“The Holocaust was an atrocity.”
This was the example I gave my eighth graders as we were learning our words of the week. And with one word, I learned that my eighth grade students had no idea what the Holocaust was.
I could not believe it. And this made me wonder how many other historical events we are not addressing in our curricula.
Ignoring history does not make it go away—it only robs us of invaluable lessons and makes us vulnerable to repeating our mistakes. This school year, we need to commit to teaching students to embrace discomfort. And before you come for me—this is not leftist, liberal thinking. This is aligned to the skills that students will need for employability in 2030.
According to the Southern Poverty Law Center (SPLC), only 8% of seniors in high school acknowledged slavery as being the main cause of the Civil War. Not only is this problematic, but social studies teachers also reported to the SPLC that they felt they did not have sufficient curricular materials to teach about slavery.
Students Need to Learn Hard History
As we head back to school in the next few weeks, I hope that educators will not allow insufficient materials to stop them from teaching students about history—all of it.
- Teach about our ugly history with the Transatlantic Slave Trade. The slave trade is often mistakenly said to have begun in the 1600s. However, it dates all the way back to the 1500s. Our students should know this, and not just students of color, but all students.
- Students need to know about Jim Crow, and how it was intended to keep us separate but “equal,” but created inequality and made the treatment of people of color an inhumane atrocity.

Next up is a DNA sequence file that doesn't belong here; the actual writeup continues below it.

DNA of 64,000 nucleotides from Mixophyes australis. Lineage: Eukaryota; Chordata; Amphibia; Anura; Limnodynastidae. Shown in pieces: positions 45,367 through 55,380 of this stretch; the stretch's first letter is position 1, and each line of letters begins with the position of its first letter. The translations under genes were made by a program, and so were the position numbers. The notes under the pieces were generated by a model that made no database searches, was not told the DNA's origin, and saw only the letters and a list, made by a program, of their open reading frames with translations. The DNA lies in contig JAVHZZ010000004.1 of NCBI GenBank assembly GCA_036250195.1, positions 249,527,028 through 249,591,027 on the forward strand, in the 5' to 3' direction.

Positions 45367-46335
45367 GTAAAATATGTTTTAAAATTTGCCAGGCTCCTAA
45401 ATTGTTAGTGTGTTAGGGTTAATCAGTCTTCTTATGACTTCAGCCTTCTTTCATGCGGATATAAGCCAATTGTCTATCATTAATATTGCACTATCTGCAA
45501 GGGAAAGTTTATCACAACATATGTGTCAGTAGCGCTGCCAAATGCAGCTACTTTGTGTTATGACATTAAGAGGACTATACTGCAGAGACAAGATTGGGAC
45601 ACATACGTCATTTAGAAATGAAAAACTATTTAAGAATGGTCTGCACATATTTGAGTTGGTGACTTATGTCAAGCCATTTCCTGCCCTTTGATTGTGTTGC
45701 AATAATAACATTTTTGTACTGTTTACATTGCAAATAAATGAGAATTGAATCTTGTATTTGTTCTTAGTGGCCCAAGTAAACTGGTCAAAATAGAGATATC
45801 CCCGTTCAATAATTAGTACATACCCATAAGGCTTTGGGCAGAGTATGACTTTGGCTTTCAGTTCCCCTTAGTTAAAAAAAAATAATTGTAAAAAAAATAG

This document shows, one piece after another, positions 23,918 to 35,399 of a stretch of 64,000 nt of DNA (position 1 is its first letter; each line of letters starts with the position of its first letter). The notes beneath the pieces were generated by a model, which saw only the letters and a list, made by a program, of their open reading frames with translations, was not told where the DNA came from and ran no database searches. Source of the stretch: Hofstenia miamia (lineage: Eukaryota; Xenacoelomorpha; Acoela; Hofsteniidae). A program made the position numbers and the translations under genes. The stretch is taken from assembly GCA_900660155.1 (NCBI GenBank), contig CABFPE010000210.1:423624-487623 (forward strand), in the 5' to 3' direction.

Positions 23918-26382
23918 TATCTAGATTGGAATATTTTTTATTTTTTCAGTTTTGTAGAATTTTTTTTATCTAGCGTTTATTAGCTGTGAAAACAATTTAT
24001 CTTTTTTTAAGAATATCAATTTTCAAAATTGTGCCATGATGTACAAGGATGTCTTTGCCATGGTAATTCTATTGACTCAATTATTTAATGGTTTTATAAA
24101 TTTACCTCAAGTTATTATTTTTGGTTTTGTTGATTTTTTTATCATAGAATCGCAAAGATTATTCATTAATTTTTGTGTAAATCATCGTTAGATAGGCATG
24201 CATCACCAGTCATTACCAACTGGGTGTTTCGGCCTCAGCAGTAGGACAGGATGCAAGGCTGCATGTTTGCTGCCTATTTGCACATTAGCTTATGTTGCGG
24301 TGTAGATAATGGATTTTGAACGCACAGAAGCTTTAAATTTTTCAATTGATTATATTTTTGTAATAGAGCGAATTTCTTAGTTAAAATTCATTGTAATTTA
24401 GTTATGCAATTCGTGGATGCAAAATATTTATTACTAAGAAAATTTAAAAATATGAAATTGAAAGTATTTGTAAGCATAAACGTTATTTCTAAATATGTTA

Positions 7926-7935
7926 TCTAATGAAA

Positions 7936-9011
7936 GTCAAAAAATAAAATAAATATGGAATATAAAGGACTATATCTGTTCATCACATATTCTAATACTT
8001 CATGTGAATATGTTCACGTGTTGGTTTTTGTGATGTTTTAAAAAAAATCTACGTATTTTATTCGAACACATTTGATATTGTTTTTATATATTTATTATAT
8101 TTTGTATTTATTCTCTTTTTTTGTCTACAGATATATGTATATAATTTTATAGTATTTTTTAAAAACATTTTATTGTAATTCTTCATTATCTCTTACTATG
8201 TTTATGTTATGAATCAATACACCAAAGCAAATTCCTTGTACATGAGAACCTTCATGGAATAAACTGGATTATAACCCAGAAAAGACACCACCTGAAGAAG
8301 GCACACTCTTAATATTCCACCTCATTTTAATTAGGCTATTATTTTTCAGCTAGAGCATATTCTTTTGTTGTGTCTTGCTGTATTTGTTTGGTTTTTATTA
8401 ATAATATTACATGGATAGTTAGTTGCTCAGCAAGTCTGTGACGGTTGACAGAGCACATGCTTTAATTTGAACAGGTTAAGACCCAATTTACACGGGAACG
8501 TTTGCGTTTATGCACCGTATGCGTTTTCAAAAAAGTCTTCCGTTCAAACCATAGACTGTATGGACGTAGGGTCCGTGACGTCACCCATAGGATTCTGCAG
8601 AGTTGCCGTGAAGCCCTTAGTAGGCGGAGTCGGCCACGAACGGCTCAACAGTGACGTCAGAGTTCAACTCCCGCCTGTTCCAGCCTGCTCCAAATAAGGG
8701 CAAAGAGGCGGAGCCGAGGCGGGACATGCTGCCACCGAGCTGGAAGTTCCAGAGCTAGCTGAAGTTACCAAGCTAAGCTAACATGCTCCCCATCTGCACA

- Expose your students to primary sources. I learned so much from listening to my grandfather tell me about being a boy in the 1930s, being chased by the Ku Klux Klan in Georgia and seeing bodies hanging from trees in Florida. He lived that. It happened—no matter how much we refuse to talk about it.
- Teach your students about the hundreds of Black people who were murdered by mobs, who set out to harm them for no other reason than for being Black in 1919. They called this brutal part of our history Red Summer because of the bloodshed and the lost lives of Black people.
- Teach your students about the deep roots of White Nationalism, especially in the wake of the recent El Paso shooting and the second anniversary of the deadly “Unite the Right” rally in Charlottesville, Virginia.
We Cannot Be Afraid To Teach
One year, I taught “Roll of Thunder, Hear My Cry,” by Mildred Taylor. I sent home permission slips, explained the content of the book, and still had a parent take offense for, as they told me, teaching their daughter to have “White guilt.” Her parents said they were “teaching her not to see color, and she is coming home every day sad about this and we do not like it.” I am here to tell you that talking about race does not make you un-American and saying that you do not see color is not noble—you have not earned the right to not see color. We need to talk about our history.
After I found out my students had never heard about the Holocaust, I ordered “Night,” by Elie Wiesel, and we formed book clubs, assigned roles and deeply interpreted his work. It was painful. We struggled through some parts—tears staining the pages, but we had to learn. At the culmination of the book, we took the entire eighth grade to the Breman Jewish Heritage Museum in Atlanta, where they got to meet and listen to a Holocaust survivor.
This school year, we must make sure all students have the opportunity to learn from multiple perspectives and have access to diverse writers, thinkers and materials. As Wiesel said:
For the survivor who chooses to testify, it is clear: his duty is to bear witness for the dead and for the living. He has no right to deprive future generations of a past that belongs to our collective memory. To forget would be not only dangerous but offensive; to forget the dead would be akin to killing them a second time.Night, 1956
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